Thu 7 July 2016 – ICAO’s triennial Assembly to agree on how to address the climate impact of international aviation is just two months away. States undertook in 2013 to develop a global measure that would cap annual aviation CO2 at 2020 levels. Largely reflecting industry concerns over cost, it was later agreed that this would be achieved by requiring airlines to purchase carbon offsets for all emissions above the 2020 baseline. Industry and the US argued strongly that a global deal was preferable to a so-called patchwork of measures, a reference to Europe’s first-of-its-kind emissions trading system (ETS). The EU was prevailed upon to drastically reduce the scope of the ETS to give ICAO and its parties time to sort out details of the global market-based measure (GMBM) before the forthcoming assembly. Regrettably, important details remain unresolved, potentially putting any credible and environmentally meaningful ICAO agreement at risk, argues Bill Hemmings.
At the heart of the issue is the question of differentiation, a fundamental aspect of all international climate agreements. In the case of ICAO, differentiation means asking how the obligations of all carriers can reflect the fact that the vast bulk of historical emissions are due to legacy carriers headquartered chiefly in North America and Europe. Should developing country carriers have to share an equal burden? A Chinese proposal to have obligations related to the share of carriers’ emissions since 1990, when developing country aviation was largely in its infancy, was rejected on grounds that there was no data.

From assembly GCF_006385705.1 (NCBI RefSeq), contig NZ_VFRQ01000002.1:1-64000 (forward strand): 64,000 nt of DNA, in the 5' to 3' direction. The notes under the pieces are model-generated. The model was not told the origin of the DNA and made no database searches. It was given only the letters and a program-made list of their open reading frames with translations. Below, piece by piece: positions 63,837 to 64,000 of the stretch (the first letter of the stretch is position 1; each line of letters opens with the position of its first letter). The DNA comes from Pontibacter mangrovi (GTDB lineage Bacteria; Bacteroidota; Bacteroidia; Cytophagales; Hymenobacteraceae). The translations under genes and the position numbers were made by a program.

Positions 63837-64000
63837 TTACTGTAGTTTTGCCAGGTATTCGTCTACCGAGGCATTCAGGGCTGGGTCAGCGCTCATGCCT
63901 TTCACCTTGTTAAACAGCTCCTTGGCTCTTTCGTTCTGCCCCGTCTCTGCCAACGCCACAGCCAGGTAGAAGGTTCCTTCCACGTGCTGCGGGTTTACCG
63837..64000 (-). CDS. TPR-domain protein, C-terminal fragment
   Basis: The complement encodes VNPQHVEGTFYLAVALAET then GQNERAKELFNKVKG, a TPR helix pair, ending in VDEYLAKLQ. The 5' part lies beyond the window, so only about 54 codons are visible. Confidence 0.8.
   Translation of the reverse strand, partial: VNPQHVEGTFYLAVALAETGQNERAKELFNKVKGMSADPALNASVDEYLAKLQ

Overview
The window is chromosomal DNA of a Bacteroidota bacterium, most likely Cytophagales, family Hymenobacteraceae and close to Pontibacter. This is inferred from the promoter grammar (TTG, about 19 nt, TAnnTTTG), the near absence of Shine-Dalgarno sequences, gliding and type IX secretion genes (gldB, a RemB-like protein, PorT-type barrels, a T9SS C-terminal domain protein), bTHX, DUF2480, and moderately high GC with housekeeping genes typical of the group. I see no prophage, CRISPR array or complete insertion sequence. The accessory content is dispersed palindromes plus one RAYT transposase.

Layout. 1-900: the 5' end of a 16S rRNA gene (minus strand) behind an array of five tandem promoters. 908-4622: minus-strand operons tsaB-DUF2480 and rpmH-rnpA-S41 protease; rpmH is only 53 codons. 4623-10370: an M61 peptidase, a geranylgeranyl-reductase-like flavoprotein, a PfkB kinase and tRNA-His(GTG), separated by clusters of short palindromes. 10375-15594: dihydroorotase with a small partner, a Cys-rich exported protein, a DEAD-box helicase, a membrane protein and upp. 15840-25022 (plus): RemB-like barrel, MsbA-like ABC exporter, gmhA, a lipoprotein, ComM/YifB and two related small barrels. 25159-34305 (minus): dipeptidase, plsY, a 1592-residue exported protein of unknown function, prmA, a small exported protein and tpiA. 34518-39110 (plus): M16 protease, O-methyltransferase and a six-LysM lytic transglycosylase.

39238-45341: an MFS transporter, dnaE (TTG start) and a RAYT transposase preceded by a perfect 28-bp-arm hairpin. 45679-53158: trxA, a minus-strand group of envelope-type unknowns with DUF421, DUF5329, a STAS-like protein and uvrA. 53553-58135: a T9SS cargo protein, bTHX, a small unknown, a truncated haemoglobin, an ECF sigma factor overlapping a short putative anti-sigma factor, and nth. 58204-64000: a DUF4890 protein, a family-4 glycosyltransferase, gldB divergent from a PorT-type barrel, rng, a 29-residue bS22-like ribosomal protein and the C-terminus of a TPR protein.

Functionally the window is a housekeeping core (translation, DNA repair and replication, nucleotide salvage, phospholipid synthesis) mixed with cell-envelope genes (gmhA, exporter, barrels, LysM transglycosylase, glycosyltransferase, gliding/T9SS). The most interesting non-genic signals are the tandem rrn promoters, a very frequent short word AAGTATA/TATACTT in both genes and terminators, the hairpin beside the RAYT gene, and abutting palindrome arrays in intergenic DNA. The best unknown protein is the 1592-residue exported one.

Initially, Europe, and later civil society, called for a route-based system where carriers on routes between geographic regions might bear varying carbon obligations depending on the density of traffic or country status – a rough indicator of where historical emissions lie. In the end, however, the ICAO Council President opted for a simple system for determining eligibility and obligations based on traffic generated by each country’s registered carriers, together with a GDP per capita formula that was later discarded.